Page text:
Happy Birthday, Mom!

Today is my mother’s birthday – and I am at a bit of a loss for words as to the best way to share my wishes… I feel like Mom has GIVEN more than she has ever taken.  And she has taught so much not just to me, but to her grandchildren… and to those around her.  When people mention Mom’s name, there is one thing that I always notice: they smile.  Mom is one who gives and loves and helps and… well, she doesn’t sing, but she encourages those who do. 

For the past few years, Mom has insisted on celebrating her 59th birthday, and anniversaries thereof.  This year, my daughters turned eleven, so they celebrated their first palindromic birthday (one that is the same forward and backward – like my Uncle Otto or friend Hannah).  They informed their grandmother that she had to celebrate the real number, as she has a palindromic birthday this year also.  (I won’t mention which one, but let’s just say that her fifth one was the year the girls were born.)

Age is certainly not an issue for Mom, though – it’s not an excuse or a crutch, though she has come to appreciate age-related discounts.  I hope I can aspire to my mother’s zest for life and encouragement when I reach my xxth palindromic birthday, too!  Have a great day, Mom – I love you!

Two and a half years ago, I posted a blog for Mom as part of her Christmas gift.  Since that site is no longer available, I’ll repost part of it below.  It also gives a picture as to how she is so special in our lives!

The Gift of Mondays

Some might do a double-take after reading this title – how can Monday be seen as a good day? Karen Carpenter sang of how “Rainy days and Mondays” always get one down; the Bangles let us think of how “Just another manic Monday” made us wish for Sunday, our fun-day; the Mamas and the Papas sang depressingly of “Monday, Monday.” So why, again, is this a gift? What is it about Monday that would make it any different?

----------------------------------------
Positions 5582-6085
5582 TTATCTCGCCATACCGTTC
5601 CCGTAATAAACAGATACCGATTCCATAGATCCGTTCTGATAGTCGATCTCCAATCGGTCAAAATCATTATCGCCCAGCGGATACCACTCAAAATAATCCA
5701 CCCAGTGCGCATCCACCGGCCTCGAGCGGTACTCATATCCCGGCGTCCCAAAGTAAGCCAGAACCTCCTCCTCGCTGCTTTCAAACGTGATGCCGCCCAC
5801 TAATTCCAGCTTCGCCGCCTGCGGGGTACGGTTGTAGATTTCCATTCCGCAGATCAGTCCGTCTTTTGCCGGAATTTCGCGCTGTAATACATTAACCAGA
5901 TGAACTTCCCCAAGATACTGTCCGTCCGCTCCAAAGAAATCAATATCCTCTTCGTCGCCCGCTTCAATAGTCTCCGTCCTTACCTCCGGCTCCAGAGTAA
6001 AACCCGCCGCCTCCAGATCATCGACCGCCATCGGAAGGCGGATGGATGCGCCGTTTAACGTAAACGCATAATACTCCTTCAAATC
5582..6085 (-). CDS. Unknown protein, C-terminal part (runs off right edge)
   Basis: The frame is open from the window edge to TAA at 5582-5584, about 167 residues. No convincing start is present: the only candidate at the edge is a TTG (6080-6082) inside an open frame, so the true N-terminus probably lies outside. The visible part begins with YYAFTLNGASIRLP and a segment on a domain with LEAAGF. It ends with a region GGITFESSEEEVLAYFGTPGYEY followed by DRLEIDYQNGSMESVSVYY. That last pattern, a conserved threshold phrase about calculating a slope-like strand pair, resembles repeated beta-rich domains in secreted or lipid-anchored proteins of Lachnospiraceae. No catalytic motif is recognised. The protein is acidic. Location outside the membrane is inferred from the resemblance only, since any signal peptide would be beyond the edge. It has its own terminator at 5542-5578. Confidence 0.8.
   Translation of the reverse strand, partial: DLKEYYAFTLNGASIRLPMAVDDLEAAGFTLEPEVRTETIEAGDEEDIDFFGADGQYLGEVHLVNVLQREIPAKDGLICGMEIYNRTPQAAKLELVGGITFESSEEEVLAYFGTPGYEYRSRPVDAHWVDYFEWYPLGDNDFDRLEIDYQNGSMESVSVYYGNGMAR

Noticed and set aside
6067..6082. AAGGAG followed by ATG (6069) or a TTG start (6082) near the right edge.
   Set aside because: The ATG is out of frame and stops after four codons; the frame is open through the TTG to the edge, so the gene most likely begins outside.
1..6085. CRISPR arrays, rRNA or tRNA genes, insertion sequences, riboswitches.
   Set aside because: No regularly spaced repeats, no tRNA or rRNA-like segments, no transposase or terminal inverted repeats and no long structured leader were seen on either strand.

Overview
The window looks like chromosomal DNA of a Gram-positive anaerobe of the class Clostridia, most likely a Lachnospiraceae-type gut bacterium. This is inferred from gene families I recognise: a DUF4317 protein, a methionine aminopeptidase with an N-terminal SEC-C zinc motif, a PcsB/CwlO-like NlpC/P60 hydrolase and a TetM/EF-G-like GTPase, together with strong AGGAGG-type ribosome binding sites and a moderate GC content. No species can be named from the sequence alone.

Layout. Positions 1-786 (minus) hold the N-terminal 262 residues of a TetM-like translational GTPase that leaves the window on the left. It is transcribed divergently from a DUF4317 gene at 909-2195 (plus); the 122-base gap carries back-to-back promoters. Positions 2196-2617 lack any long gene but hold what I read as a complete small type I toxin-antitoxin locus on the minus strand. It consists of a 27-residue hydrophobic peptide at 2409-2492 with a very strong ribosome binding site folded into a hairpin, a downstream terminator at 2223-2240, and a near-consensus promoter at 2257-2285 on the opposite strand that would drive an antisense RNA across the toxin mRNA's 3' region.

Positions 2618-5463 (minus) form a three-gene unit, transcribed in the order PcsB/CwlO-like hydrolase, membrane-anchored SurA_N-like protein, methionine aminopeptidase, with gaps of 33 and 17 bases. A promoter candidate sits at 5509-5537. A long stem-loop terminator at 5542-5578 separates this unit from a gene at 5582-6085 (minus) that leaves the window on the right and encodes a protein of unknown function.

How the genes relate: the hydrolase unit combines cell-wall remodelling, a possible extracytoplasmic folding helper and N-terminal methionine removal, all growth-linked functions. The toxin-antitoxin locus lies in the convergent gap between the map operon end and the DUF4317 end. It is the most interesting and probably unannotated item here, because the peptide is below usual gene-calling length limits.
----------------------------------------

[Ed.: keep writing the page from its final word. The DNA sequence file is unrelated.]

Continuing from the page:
Let me tell you a story. After two little girls were born more than eight years ago, there were two very tired parents, and wonderful friends and extended family members who helped them survive the world of twin infants. When the girls were around six months old, their mother started taking an MS medication, given as a weekly injection. Not too bad, except… the said medication made the mother feel like she had the flu for the following 24 hours. Every week.

If you haven’t figured it out yet, I was the MS patient. I took this medication for three years, and when I first started, my mother had an idea: my parents live under an hour away, and I could take the medication on Sunday night, with her coming each Monday morning to care for the twins and let me rest and snap back a bit. After those three years, my neurologist decided with us that I might benefit more from one of the other MS medications, so I was thrilled to switch to a different injection that may have been more frequent but didn’t cause me to “have the flu” every week. Mom offered, and I accepted her generosity of continuing to spend a day each week with our family in Upland, as her part-time job allowed her to leave Mondays free. And so it is that the girls see Monday as “Grandma day!” while I get to spend precious time with Mom most every week, as she assists with various mundane tasks, helping make my life immeasurably simpler.